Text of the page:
To that end, Shearer has scheduled a major speech for next Sunday - two days ahead of the Prime Minister's annual statement to Parliament which outlines National's policy programme for the next 12 months.

Shearer's address will focus on whether the time is now ripe for Labour's more ''hands on'' approach to economic management.

It was almost serendipity that one of the last acts of the summer silly season was the release of the Berl report questioning KiwiRail's mothballing of the freight-only Napier to Gisborne line.

You would be hard pressed to find anything else which so starkly displays the increasing divide between National and Labour.

Not that long ago, Labour would have ducked for cover and called for a cost-benefit analysis of the line's future potential and risks.

Shearer clearly believes the time for such fudging is past. Labour has to be clear about where it stands. Shearer says Labour would reopen the line. Full stop. The cost of repairing damaged track would come from money designated to upgrade the state highway between Napier and Gisborne to cope with the increasing volume of logging trucks as the region's harvest of exotic timber escalates.

That would require government intervention rather than leaving matters in the hands of KiwiRail, which is required to conform to far stricter measures of commercial viability.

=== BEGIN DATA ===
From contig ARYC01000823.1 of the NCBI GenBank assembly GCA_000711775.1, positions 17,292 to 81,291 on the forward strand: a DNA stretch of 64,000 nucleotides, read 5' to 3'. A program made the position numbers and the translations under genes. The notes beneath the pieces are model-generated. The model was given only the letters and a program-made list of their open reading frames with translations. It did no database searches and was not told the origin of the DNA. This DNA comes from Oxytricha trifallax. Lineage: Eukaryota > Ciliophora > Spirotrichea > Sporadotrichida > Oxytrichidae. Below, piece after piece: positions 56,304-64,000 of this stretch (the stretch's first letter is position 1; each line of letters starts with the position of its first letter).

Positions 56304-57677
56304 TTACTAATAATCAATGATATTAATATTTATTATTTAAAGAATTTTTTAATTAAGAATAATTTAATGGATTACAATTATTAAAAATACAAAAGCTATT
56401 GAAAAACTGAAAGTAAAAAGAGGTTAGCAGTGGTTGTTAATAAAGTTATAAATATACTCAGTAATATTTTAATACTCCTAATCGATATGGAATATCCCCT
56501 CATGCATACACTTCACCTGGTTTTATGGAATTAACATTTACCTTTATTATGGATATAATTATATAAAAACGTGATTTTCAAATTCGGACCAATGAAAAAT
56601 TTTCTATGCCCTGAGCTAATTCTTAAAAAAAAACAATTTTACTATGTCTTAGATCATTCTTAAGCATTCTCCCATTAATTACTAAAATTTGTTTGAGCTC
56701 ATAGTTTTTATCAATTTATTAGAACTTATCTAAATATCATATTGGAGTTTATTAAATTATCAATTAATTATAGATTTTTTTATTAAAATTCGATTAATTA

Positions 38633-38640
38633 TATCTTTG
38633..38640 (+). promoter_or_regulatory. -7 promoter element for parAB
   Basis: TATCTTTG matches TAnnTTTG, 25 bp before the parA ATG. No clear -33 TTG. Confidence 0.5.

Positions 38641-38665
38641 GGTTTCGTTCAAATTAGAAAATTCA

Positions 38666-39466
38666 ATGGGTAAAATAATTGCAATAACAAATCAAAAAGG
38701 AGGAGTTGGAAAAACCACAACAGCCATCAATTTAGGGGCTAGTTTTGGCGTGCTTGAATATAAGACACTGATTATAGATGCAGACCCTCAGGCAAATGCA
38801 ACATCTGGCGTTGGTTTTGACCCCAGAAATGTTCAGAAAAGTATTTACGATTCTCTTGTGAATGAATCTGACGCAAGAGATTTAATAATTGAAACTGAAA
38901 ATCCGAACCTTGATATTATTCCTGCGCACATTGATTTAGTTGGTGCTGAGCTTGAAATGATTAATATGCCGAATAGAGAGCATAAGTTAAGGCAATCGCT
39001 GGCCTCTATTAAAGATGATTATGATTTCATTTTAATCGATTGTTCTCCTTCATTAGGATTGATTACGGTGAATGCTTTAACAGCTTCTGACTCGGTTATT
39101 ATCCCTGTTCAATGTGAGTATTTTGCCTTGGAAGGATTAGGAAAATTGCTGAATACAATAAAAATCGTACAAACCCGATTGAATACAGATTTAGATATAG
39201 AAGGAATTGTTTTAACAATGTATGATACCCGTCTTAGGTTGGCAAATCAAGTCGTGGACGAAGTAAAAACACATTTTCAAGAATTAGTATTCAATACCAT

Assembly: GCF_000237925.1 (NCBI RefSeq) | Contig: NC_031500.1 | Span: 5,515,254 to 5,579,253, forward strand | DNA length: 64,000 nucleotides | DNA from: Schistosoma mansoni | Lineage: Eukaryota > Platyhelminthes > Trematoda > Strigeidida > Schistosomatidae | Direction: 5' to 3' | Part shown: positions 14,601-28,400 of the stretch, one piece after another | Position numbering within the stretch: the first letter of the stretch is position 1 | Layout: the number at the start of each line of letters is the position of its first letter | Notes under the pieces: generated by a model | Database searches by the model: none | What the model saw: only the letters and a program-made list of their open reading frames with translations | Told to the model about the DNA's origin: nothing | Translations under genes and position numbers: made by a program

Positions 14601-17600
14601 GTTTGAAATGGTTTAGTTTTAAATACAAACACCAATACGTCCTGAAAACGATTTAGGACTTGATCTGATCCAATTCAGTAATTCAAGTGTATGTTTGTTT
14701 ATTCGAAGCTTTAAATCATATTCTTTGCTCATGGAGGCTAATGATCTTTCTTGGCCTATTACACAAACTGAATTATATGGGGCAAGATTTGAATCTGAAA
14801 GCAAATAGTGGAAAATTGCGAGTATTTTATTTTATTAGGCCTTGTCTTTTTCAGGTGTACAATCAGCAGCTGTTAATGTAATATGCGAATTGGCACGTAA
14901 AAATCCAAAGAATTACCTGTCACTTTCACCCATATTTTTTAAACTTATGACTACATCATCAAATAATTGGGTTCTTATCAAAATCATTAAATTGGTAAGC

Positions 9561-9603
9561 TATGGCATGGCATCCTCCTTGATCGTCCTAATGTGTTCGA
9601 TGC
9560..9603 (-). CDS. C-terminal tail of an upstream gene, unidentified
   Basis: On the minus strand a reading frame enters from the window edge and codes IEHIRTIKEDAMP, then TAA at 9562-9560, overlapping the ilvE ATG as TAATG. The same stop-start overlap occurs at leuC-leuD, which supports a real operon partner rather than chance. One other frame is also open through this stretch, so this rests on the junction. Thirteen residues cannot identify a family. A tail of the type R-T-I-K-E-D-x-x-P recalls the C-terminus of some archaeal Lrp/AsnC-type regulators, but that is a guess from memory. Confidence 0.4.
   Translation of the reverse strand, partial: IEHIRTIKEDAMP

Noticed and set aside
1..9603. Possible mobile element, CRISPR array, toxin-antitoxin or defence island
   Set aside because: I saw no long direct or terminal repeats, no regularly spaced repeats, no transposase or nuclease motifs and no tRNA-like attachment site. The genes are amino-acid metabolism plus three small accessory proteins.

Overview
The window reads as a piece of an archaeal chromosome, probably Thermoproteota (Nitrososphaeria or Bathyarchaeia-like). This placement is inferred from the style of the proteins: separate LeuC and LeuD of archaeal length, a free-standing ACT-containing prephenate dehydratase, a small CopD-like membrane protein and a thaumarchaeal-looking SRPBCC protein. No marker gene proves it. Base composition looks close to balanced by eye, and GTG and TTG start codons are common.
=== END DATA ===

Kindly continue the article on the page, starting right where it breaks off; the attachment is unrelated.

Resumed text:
Such intervention is not without political risk, however. Transporting logs by train has long been flagged as the saviour of the Napier-Gisborne line. But it has become a mirage. The reality is that for the past decade the line has carried minimal tonnages such that closure would increase the number of trucks on the state highway by just six per working day.

Can Labour afford to be seen to be promising to subsidise something that many say they want but few are willing to actually use?Labour argues that National has treated the global financial crisis as a blip and it will be business as usual for the world economy soon enough. Labour says the reality is that adoption of a more ''hands on'' style of economic management is a necessity because market policies are no longer sufficient on their own to deliver reasonable levels of economic growth.

National claims the shift in Labour's thinking towards greater intervention is a throwback to the past. National says Labour is cynically trying to appeal to people who do not like change. Adopting ''hands on'' management inevitably entails more government spending. Labour thus remains an unreconstructed tax-and-spend party despite trying to disguise it. In other words, a new wrapper but the same old product.

If nothing else, however, Shearer's more clear-cut position-taking will offer something voters have not enjoyed for a long time - a real choice between the two major parties on the fundamentals of economic policy. Expect the ensuing debate to run and run once the new political year officially gets under way next Wednesday with the first Cabinet meeting of 2013.

- John Armstrong is the The New Zealand Herald political correspondent.